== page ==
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Orsi, William D. (2018): Ecology and evolution of seafloor and subseafloor microbial communities. In: Nature Reviews Microbiology, Vol. 16, No. 11: pp. 671-683
Full text not available from 'Open Access LMU'.

Abstract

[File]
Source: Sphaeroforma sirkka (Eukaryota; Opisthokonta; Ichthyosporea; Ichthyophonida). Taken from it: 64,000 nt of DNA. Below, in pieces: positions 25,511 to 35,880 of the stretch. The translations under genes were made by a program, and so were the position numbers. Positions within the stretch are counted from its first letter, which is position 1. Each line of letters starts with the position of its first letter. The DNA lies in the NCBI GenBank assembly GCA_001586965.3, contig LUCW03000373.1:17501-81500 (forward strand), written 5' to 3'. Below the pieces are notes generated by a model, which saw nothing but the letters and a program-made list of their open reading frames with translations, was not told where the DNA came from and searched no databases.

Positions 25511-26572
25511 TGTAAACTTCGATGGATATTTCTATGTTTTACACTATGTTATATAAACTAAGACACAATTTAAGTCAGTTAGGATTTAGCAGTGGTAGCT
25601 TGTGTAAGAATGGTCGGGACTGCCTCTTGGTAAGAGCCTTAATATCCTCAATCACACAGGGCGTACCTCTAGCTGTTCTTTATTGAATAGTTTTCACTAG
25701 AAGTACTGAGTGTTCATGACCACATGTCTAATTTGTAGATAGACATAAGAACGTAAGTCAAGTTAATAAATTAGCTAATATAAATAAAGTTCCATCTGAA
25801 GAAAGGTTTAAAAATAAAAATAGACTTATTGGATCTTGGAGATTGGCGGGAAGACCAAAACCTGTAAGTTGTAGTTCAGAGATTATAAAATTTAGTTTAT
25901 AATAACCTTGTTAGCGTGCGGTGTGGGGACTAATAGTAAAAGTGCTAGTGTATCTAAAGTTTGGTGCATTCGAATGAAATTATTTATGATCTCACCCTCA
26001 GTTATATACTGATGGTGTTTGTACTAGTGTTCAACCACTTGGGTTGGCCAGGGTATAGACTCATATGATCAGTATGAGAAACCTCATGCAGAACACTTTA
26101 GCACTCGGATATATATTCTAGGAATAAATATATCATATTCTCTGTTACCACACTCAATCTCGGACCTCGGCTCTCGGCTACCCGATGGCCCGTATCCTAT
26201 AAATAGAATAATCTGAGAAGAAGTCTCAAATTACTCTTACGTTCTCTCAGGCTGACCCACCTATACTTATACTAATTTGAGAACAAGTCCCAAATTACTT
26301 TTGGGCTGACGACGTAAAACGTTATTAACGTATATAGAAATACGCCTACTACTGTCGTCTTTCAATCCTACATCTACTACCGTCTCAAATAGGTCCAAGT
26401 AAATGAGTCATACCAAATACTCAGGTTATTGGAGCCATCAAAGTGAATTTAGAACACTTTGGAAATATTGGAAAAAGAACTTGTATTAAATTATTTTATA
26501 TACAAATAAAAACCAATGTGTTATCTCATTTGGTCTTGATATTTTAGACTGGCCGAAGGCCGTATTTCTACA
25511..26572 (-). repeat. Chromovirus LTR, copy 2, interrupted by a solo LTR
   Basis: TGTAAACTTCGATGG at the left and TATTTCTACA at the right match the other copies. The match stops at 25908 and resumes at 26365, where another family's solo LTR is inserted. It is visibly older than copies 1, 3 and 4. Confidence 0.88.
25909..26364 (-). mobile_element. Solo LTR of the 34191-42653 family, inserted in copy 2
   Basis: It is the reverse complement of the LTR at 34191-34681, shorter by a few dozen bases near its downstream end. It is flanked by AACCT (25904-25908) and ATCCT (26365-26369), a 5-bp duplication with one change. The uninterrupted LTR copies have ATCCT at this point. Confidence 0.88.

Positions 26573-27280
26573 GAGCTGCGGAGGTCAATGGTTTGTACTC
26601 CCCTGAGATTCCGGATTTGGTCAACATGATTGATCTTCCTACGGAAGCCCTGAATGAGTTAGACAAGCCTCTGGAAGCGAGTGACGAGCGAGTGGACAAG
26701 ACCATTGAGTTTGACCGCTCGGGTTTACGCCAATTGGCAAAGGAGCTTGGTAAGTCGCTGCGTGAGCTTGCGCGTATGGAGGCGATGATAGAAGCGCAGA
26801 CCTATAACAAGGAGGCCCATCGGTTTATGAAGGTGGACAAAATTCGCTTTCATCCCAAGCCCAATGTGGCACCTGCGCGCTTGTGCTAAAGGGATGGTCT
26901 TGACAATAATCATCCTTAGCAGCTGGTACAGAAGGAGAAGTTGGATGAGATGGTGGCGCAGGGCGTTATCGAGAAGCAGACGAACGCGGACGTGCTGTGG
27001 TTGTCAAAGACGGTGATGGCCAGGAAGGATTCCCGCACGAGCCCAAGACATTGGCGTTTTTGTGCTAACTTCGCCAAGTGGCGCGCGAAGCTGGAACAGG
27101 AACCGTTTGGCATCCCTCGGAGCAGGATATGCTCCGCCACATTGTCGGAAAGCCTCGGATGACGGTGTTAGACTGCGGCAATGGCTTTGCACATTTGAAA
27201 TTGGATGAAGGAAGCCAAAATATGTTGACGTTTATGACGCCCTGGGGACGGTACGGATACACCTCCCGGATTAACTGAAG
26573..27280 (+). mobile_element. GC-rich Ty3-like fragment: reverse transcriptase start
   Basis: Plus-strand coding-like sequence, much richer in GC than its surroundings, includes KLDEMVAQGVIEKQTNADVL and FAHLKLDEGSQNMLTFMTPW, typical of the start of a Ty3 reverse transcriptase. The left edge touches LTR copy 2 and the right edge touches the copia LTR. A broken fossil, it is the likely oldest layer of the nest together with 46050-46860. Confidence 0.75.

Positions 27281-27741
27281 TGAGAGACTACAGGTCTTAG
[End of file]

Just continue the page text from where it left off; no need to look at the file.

Vast regions of the dark ocean have ultra-slow rates of organic matter sedimentation, and their sediments are oxygenated to great depths yet have low levels of organic matter and cells. Primary production in the oxic seabed is supported by ammonia-oxidizing archaea, whereas in anoxic sediments, novel, uncultivated groups have the potential to produce H-2 and CH4, which fuel anaerobic carbon fixation. Subseafloor bacteria have very low mutation rates, and their evolution is likely dominated by selection of different pre-adapted subseafloor taxa under oxic and anoxic conditions. In addition, the abundance and activity of viruses indicate that they affect the size, structure and selection of subseafloor communities. This Review highlights how microbial communities survive in the unique, nutrient-poor and energy-starved environment of the seabed, where they have the potential to influence global biochemical cycles.